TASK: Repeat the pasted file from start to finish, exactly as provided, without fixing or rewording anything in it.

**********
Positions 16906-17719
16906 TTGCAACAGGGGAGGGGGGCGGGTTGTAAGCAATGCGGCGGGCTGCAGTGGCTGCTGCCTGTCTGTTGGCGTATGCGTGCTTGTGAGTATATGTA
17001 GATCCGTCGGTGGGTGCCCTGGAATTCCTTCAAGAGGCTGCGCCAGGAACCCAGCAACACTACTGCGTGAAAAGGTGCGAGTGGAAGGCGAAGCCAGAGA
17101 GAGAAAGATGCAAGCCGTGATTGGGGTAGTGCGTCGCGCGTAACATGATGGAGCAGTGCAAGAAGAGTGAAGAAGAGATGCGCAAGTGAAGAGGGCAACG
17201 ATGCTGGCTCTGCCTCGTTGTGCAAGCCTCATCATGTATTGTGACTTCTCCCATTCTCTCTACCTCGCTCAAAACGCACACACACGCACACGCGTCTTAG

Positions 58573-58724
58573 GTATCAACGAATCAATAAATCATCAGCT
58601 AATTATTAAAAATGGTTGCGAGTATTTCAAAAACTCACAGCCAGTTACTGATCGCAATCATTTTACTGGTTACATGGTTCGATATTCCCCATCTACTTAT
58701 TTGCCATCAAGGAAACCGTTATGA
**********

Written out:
Positions 16906-17719
16906 TTGCAACAGGGGAGGGGGGCGGGTTGTAAGCAATGCGGCGGGCTGCAGTGGCTGCTGCCTGTCTGTTGGCGTATGCGTGCTTGTGAGTATATGTA
17001 GATCCGTCGGTGGGTGCCCTGGAATTCCTTCAAGAGGCTGCGCCAGGAACCCAGCAACACTACTGCGTGAAAAGGTGCGAGTGGAAGGCGAAGCCAGAGA
17101 GAGAAAGATGCAAGCCGTGATTGGGGTAGTGCGTCGCGCGTAACATGATGGAGCAGTGCAAGAAGAGTGAAGAAGAGATGCGCAAGTGAAGAGGGCAACG
17201 ATGCTGGCTCTGCCTCGTTGTGCAAGCCTCATCATGTATTGTGACTTCTCCCATTCTCTCTACCTCGCTCAAAACGCACACACACGCACACGCGTCTTAG

Positions 58573-58724
58573 GTATCAACGAATCAATAAATCATCAGCT
58601 AATTATTAAAAATGGTTGCGAGTATTTCAAAAACTCACAGCCAGTTACTGATCGCAATCATTTTACTGGTTACATGGTTCGATATTCCCCATCTACTTAT
58701 TTGCCATCAAGGAAACCGTTATGA